He could see the impact on his father better than they ever could. Maurice held his old man by the shoulders for a moment of unspoken communication, and then he scuttled down the stairs to where the gleaming black car idled at the curb.

Gilles filed it away.

Maintenon ushered them all in and they could finally get out of the cold wind. Turning for one last glance through the suddenly rain-specked window, he watched the Mercedes’ flashing signal and then it pulled out into traffic.


It was as silent as the tomb except for the footsteps of the few employees they were admitting.

“All right, Monsieur Noel. I have to get my men up on the roof before those blasted thunderstorms return. I will come back down shortly and we can speak more then, n’est pas?”

“Er, yes. Of course.” A defeated-looking Antoine Noel shuffled vaguely in the direction of the offices and his kettle.

A fresh face, wearing the red of a sergeant in their private security garb, gave him a pleasant nod.

For Antoine Noel, the morning ritual would never be quite the same again.

“All right. There is a hatch onto the roof.”

The most senior gendarme held up a jangling ring of keys.

“It’s at the top of the stairs, sir.”

“All right. Grab that ladder and follow me.” Two men ran off to get the ladder.

Their footsteps and voices loud in Maintenon’s ears, they followed him up the stairs two steps at a time. For one thing, Maintenon wasn’t a big fan of elevators, for another, there were just too many of them.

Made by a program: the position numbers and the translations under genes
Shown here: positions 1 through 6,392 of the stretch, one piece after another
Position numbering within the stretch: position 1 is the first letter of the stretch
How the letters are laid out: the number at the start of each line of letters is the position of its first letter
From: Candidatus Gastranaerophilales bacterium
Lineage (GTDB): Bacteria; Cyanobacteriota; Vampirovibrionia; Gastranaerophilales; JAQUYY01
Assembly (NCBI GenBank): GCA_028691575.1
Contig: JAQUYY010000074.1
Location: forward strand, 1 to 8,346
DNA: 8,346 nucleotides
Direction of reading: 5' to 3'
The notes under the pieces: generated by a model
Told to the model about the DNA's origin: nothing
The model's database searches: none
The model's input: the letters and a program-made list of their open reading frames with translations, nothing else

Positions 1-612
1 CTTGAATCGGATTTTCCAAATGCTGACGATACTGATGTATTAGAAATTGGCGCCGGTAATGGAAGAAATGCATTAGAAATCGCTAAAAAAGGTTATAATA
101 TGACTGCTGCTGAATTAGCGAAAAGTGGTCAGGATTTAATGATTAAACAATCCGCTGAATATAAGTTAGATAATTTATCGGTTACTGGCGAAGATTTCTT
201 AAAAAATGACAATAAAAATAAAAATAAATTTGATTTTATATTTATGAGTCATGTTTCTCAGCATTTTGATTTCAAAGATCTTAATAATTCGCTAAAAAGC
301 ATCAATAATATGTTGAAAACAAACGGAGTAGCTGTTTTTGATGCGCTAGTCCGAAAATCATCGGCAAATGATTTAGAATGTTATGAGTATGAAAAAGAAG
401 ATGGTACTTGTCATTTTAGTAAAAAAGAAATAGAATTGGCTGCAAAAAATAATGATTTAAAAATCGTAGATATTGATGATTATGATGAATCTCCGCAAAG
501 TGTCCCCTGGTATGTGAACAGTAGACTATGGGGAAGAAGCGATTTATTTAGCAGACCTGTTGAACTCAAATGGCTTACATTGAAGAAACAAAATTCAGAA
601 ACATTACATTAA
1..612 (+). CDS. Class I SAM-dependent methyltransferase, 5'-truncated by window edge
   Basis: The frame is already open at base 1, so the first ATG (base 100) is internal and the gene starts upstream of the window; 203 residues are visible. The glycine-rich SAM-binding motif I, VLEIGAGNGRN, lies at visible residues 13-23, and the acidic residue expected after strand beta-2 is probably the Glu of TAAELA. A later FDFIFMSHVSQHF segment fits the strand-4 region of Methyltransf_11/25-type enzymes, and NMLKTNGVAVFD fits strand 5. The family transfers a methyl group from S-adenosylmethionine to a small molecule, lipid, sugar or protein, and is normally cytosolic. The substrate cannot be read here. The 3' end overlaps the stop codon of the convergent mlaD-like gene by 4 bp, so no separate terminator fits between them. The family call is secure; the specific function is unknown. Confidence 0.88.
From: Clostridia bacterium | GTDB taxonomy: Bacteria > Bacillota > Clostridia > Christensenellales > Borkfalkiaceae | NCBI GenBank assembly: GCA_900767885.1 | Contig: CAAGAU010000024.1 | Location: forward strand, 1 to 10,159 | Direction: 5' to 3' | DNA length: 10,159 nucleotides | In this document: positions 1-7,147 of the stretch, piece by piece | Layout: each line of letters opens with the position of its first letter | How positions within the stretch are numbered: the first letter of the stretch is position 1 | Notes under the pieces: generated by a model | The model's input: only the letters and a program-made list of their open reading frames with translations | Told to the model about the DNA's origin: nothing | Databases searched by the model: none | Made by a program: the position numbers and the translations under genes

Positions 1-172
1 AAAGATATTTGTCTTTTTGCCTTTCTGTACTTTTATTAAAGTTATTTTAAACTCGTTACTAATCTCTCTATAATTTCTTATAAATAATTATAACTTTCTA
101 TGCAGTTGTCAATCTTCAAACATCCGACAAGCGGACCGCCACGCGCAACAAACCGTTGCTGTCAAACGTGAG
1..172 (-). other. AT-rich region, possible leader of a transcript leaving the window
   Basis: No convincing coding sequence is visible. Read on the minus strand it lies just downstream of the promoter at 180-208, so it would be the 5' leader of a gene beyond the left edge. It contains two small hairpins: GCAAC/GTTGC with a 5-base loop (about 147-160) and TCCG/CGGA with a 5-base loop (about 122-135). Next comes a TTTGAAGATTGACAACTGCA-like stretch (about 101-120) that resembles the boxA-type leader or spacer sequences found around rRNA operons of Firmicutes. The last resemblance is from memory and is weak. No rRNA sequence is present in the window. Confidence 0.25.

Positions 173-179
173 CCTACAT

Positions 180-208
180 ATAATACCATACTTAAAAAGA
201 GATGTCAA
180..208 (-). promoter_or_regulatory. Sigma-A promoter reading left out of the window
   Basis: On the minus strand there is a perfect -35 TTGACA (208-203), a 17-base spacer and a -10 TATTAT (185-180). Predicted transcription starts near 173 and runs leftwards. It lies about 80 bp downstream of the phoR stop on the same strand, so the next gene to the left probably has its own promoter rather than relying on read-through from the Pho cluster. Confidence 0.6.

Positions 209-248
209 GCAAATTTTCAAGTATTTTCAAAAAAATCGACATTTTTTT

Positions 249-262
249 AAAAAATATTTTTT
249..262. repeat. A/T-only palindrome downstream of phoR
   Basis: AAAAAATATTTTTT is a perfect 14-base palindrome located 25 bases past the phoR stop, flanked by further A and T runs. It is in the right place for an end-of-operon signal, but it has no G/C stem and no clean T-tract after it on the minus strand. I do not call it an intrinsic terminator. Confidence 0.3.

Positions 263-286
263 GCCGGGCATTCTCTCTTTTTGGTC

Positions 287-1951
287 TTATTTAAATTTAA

It was at the end of a hall, right at the back of the building on the upper floor. Some buildings had steps going up to a landing and a vertical door to the exterior. The central block was much taller than the two wings, which indeed had such doors. A quick sweep revealed nothing of interest, and the air vent stacks clearly went up to the full height of the building. 

With no iron-runged ladder in this application, it would be a good four-metre drop to the floor from the lip. Assaulting a bank from the roof wasn’t unheard-of. This worked best in a single-story branch of a bank. People had literally cut a hole in the roof. It was noisy, attracted attention whether it was done in the middle of the night or the broad light of day, and, generally speaking, had to be carried out in minutes. In short, it was an impossible job in a major city like Paris. Whoever had pulled this particular crime had at least had the luxury of time.

“Careful now.”

Two uniformed officers opened up the big step ladder and braced it. Their sergeant climbed it carefully, keys in hand.

With a few keys to choose from, it seemed to take forever. It took a dozen tries. It was a simple padlock, and he was working with his gloves on in case of fingerprints.

Something was very remiss and they were taking all precautions.

Finally he had it. He came down and they put the lock aside for the moment on a window ledge...


Gilles had seen one or two of them around before but didn’t know any of the men by name.

Maintenon raised his eyebrows but said nothing. One of the junior men went up the ladder and braced himself, and then gave a careful heave. The hatch was solid steel, but necessary for roofing inspections and cleaning drains, as well as washing windows, which happened once a year for most major buildings.